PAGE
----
How Joshua Bell and Bianca Buitendag travel anonymously

VAs you may recall, around 8 am on January 12, 2007, the Washington Post launched a remarkable experiment and sent American violin virtuoso Joshua Bell in street clothes to the L’Enfant Plaza subway station in Washington.

Bell unpacked his 1713 Antonio Stradivarius violin, the famous Gibson ex Huberman he bought in 2001 for around $4 million. He started playing: Bach, Schubert, Massenet and Ponce. The question was: How many passers-by would stop, would recognize that a great master was playing in front of them, would recognize great art?

Bell played for 43 minutes, filmed by a hidden camera. At the “Washington Post” they later counted and came to the following conclusion: Of 1097 people who walked past Bell, seven stopped briefly to listen to him. A boy of about three stayed until his mother pulled him on, as did other children. When Bell put his Stradivarius back in the violin case after three quarters of an hour, he did so unnoticed.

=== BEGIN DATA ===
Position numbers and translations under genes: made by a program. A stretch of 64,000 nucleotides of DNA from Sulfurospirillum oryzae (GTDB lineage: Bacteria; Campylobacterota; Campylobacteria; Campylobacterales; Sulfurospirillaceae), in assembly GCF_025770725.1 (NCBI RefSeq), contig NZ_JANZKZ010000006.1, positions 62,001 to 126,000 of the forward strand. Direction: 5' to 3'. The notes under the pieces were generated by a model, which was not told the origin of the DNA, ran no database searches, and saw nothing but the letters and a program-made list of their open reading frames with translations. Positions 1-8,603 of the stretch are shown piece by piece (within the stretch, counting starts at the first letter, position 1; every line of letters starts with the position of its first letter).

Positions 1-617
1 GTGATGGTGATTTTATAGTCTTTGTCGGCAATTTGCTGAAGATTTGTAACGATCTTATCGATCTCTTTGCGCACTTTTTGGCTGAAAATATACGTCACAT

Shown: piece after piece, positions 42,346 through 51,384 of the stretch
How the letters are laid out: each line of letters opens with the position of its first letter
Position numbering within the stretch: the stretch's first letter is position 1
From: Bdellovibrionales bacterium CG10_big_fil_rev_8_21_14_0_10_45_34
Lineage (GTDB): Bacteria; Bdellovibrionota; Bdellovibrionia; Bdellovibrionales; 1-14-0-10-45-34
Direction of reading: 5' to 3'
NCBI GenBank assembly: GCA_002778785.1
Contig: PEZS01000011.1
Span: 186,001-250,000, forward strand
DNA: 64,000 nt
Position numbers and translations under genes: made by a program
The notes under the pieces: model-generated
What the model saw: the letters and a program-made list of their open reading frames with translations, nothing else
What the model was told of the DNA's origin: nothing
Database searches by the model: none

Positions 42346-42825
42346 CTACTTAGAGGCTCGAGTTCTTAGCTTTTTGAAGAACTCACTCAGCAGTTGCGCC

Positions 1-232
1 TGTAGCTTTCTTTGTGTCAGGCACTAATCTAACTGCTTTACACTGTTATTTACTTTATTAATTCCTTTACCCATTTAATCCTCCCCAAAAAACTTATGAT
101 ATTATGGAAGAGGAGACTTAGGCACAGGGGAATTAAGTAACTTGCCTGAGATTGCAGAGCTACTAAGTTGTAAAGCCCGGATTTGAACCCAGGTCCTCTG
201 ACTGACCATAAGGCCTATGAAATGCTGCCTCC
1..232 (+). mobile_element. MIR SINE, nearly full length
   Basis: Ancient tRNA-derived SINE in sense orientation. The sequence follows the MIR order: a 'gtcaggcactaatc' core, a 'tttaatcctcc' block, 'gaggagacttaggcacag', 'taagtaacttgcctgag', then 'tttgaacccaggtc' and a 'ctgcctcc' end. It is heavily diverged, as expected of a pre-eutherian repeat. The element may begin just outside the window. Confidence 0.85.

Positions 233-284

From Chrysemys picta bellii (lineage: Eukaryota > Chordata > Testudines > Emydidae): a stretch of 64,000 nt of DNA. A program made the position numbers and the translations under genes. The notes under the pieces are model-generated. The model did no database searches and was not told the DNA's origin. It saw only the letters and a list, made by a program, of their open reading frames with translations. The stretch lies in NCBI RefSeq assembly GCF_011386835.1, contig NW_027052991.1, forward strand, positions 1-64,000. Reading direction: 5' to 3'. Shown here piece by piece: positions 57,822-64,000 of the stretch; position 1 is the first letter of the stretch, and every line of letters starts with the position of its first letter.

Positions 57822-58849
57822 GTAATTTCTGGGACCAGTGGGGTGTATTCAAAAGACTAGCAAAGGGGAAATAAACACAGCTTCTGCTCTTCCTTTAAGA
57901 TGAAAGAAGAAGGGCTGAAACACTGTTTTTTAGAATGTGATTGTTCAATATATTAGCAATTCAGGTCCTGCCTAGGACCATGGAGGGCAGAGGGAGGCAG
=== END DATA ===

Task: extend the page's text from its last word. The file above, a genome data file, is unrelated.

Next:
I remembered this experiment, this story, some time ago after spending a few days in a hotel on the beach at Hossegor in south-west France.

You rarely sat alone on the terrace of the small hotel. Usually a young woman sat there, sometimes concentrated in front of her laptop, sometimes with a view of the sea, lost in thought. She was apparently a friend of one of the guys who ran the hotel, but she seemed a little out of place. She wasn’t lying on the beach in the sun, she didn’t jump into the sea, although the waves had been small and harmless for a few days. Nobody really paid attention to her.



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